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Event Article


Going Savage on Arkansas Stripers at Lake Ouachita (continued)

 

Worry about it after the hit I thought to myself. Five minutes later I got a chaser and he was big. I cast out again the bait to the same spot and another chaser, but smaller. I cast out again and ripped as hard and fast as I could and as the lure came back to the boat I could see two stripers chasing it in parallel, and finally the smaller of the two made contact.

 


Not a giant but finally a Ouachita Striper!

 

I stuck that fish hard, probably harder than I needed to but luckily I had the drag on the Helios Air set properly and was able to let it run to protect the line. It was a hairy few minutes but after a few surges I landed a 14 pound fish and let out a big “Heck yeah!” It was no giant but it was a thoroughly exciting battle on light tackle and a great way for me to finally kick things off and experience what the new Helios Air baitcaster was capable of. This new reel feels smoother than any Okuma I have fished to date and I was pleased with how the multi-disc carbonite drag system doled out consistent pressure to protect my line during the fight.

 


Time to go home and get bigger!

 

The rest of the afternoon we picked up a few largemouth on the Line Thru swimbait but no more stripers. The fish in Ouachita are used to eating trout as there has been stocking on both the main lake and surrounding lakes in the past, but just not the week we were here. Mike has fished the region during the trout plants in the past and talked about how downright stupid swimbait fishing can get here.

 


Mike checks out the bait tanks

 

That afternoon as we pulled off the lake Ron and Phil decided it was time to switch things up and asked if we would be willing to fish bait under planning boards. “Right now I don’t care when or how we get them, let’s do whatever gets us into the fish,” I replied. Fishing with planning boards is right in Ron’s wheelhouse and he wanted to run some big Gizzard Shad. He took us to the back of his property and opened up a shed to reveal a complete bait station with three separate tanks. As we peered over the edges we saw some shad, all about five inches in length. “These are fine for the summer but right now we need bigger shad and each one we use is hand selected for the mission. We need shad that are twice the size of these guys,” Ron explained.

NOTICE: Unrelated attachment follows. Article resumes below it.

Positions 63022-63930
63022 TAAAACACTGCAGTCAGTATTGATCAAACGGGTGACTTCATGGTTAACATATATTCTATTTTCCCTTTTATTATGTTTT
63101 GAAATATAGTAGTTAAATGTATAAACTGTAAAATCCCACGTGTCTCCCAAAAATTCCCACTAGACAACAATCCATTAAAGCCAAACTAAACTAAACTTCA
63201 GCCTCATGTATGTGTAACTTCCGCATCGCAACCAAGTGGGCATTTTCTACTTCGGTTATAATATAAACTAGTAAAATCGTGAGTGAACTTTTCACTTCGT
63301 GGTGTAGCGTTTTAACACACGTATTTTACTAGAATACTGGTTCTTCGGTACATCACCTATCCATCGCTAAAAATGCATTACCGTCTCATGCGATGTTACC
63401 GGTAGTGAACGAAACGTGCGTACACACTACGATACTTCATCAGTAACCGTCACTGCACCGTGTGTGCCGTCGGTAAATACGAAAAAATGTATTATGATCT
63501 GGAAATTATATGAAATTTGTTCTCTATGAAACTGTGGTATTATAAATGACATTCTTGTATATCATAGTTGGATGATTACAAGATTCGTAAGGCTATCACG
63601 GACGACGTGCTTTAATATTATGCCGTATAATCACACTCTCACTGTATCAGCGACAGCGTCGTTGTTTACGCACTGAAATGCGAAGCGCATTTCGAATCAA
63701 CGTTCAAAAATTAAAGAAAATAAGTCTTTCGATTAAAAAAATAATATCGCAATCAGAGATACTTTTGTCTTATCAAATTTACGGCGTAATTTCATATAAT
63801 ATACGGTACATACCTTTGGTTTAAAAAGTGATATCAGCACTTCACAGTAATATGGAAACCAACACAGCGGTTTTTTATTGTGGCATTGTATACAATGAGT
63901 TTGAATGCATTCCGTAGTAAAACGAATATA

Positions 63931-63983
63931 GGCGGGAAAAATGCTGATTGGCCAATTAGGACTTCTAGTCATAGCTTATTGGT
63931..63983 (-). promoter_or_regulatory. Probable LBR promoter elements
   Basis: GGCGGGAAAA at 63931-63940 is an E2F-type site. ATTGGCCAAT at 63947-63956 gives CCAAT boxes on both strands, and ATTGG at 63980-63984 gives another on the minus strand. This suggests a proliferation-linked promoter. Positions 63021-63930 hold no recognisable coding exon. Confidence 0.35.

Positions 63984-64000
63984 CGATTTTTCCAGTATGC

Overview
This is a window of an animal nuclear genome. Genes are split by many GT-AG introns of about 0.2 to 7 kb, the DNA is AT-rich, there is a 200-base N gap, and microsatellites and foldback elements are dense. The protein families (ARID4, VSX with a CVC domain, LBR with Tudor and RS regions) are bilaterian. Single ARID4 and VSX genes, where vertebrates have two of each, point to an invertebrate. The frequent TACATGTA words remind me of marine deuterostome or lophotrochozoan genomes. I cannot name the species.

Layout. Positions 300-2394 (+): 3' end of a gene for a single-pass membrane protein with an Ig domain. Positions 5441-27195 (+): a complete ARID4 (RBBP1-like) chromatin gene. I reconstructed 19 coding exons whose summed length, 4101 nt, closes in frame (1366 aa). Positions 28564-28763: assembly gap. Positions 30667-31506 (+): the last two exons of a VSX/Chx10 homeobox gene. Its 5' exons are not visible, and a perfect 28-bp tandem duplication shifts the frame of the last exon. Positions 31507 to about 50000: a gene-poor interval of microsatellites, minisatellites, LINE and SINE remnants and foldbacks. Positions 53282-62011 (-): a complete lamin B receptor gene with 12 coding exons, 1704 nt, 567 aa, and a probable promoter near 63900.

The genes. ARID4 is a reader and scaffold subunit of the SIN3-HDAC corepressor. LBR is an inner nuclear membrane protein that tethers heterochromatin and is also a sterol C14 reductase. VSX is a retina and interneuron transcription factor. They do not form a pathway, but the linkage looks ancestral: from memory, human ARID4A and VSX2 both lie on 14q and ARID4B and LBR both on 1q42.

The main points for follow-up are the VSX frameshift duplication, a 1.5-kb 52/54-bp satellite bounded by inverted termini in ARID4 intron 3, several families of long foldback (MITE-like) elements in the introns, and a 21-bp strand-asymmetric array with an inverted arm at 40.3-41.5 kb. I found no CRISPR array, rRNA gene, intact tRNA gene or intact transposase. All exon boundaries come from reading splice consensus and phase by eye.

Phill selects the Gizzard Shad for the trip

 

Ron wanted fresh big Gizzards and there wasn’t anywhere in town to just go out and buy that kind of quality so it was time for a bait run. Mike joined Phill and Ron on a one and a half hour drive all the way to Conway Arkansas to launch a flat bottom boat and net some big Gizzard Shad. It took a while for them to find the bait but after a few hours they came upon a big school and cast the nets. Ron’s net landed on the shad and they had to chase the net as it swam away with so much bait loaded up in it. One by one they culled the Gizzards until they had only the ones that met the size and quality requirements.

 


After a successful bait run the tank is loaded

 

The next morning we put out in Ouachita in an area called Shangri-La. Phill laid out a massive spread of six baits under planer boards, two under balloons off the back and one free lined which he called “Willy.” Willy was the biggest shad in the spread and was aptly named because he would swim right on the surface, breaching like a whale no more than twenty feet behind the outboard. Much heavier tackle was used for this application with Okuma Catalina reels and rods for the planers and the Company’s new Striper sticks for the balloons and Willy.

 


These are some healthy looking Gizzard Shad

Next Section: Laying down the spread

 

 

   

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